Might it not make more sense to argue that Ipili want change, but got more of it than they could handle, and too quickly? Although Jacka is careful not to paint Ipili as primitive conservationists, one does feel at times there is one ecologically noble savage in this text – Jacka himself – who seems to value the good old days of myths, rituals, and subsistence agriculture more than some Ipili do.
As for the final of Jacka’s three concepts, ‘alchemy’, this is the one about which there is the least to discuss. It’s a cunning, rich notion which connects Ipili culture to premodern understandings of nature and to the tragic, greedy quest for wealth. But after the introductory chapters the idea drops out from the book and is never developed again, except as the star concept of Jacka’s brilliantly written conclusion.
I do have some other minor quibbles about the book – Christianity perhaps deserved more time than it got, and the mine is offstage for most of the book despite being its ostensible subject. And at times, Jacka’s views seem less that of an independent analyst and more a conveyor of the views of Eastern Porgerans who look with indignant disdain at the landowners of the goldmine, believing that they are rolling in money rather than in mine waste. But while there is much for Porgera specialists to debate in these pages, these are not issues that detract from the book for a general reader.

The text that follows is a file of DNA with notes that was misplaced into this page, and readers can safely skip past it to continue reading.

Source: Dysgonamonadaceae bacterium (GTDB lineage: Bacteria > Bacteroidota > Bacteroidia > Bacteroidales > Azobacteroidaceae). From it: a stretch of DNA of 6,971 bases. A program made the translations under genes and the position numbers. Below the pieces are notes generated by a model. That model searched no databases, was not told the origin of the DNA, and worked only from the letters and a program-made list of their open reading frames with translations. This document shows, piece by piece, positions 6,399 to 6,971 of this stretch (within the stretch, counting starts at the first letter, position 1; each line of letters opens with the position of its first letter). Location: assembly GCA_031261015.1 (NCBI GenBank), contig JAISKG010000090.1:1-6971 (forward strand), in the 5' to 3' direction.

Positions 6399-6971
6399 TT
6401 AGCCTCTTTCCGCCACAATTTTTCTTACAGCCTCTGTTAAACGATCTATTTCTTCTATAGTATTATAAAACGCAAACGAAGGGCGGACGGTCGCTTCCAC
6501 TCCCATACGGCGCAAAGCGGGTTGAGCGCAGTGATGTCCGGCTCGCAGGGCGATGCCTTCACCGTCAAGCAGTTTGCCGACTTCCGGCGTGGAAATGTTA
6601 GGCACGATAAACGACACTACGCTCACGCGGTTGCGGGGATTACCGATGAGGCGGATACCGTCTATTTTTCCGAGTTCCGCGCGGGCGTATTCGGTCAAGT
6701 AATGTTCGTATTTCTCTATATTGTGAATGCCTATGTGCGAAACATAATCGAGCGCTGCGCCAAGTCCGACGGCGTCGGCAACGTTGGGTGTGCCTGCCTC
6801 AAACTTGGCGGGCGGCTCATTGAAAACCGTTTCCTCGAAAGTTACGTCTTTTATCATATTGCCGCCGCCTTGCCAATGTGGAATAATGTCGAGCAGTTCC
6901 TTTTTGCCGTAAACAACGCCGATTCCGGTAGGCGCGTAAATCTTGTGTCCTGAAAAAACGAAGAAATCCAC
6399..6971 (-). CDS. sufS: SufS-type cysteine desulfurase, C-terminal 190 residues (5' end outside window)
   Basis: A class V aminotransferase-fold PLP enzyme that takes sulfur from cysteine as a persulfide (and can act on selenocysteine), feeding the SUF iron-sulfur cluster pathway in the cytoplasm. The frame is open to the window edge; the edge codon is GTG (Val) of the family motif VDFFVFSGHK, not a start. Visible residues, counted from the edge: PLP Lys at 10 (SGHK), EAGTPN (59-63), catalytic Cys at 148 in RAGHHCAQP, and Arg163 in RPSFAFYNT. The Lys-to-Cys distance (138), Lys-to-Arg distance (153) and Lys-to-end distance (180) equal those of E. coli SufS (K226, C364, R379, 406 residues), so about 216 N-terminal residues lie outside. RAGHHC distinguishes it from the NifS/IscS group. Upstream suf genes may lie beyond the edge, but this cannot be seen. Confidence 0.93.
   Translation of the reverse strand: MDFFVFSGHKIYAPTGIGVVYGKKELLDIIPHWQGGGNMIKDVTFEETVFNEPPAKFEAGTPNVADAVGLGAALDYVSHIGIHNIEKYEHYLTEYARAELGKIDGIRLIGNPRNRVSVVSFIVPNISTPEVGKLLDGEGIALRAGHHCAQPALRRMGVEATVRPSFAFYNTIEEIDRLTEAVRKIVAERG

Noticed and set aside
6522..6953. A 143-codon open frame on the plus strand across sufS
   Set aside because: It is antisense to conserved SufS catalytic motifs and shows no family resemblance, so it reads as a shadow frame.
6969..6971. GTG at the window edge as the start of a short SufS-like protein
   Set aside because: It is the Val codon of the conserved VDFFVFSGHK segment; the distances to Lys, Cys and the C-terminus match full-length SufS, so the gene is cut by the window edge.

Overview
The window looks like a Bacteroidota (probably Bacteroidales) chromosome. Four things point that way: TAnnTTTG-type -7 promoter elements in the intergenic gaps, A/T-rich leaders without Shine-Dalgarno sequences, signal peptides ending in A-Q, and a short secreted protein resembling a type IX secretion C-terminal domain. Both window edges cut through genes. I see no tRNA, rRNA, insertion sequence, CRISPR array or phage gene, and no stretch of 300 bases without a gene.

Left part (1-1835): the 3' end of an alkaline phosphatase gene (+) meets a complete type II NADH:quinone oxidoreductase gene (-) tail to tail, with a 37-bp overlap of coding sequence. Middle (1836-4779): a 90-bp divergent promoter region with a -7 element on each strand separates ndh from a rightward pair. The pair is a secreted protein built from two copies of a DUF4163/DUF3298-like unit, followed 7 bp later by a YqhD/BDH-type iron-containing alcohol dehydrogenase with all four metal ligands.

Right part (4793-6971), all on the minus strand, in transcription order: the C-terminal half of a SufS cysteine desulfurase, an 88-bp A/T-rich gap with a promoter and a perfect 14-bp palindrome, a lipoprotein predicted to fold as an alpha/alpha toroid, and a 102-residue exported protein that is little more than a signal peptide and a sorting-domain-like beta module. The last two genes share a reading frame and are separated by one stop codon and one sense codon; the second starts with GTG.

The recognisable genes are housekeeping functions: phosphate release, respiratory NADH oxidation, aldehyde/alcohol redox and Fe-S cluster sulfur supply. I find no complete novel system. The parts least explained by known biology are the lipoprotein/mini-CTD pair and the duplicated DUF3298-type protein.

In his review of my book about Porgera, Jacka (2014) said that it was full of jargon and lacked an indigenous voice (I plead guilty to the first count, but not the second). It’s probably not surprising, then, that I wished his volume had more follow-through on its theoretical claims and less romantic populism. I do agree with Jacka, however, that our differing perspectives result in an increasingly rich body of literature about the valley.
In sum, this book is a valuable addition to the specialist literature on mining and social change in Melanesia, but also written in a clear style that will be of great use in the classroom. I recommend Jacka’s accessible, straight-forward ethnography to all readers.
2014. Leviathans at the Gold Mine: Creating Indigenous and Corporate Actors in Papua New Guinea. Durham, NC: Duke University Press.
2012. Truth in Motion: The Recursive Anthropology of Cuban Divination. Chicago: University of Chicago Press.
2014. Review of Leviathan at the Gold Mine: Creating Corporate and Indigenous Actors in Papua New Guinea. Alex Golub. Duke University Press. ID: International Dialogue 4:33-36.
1981. Historical Metaphors and Mythical Realities: Structure in the Early History of the Sandwich Islands. Ann Arbor: University of Michigan Press.
1988. The Gender of the Gift: Problems with Women and Problems with Society in Melanesia. Berkeley: University of California Press.
Alex Golub is an associate professor of anthropology at the University of Hawai‘i at Mānoa. His research focuses on the political anthropology of mining. His book Leviathans at the Gold Mine about the Porgera gold mine in Papua New Guinea was published by Duke University Press in 2014. He is also one of the founders of the well-known anthropology blog Savage Minds.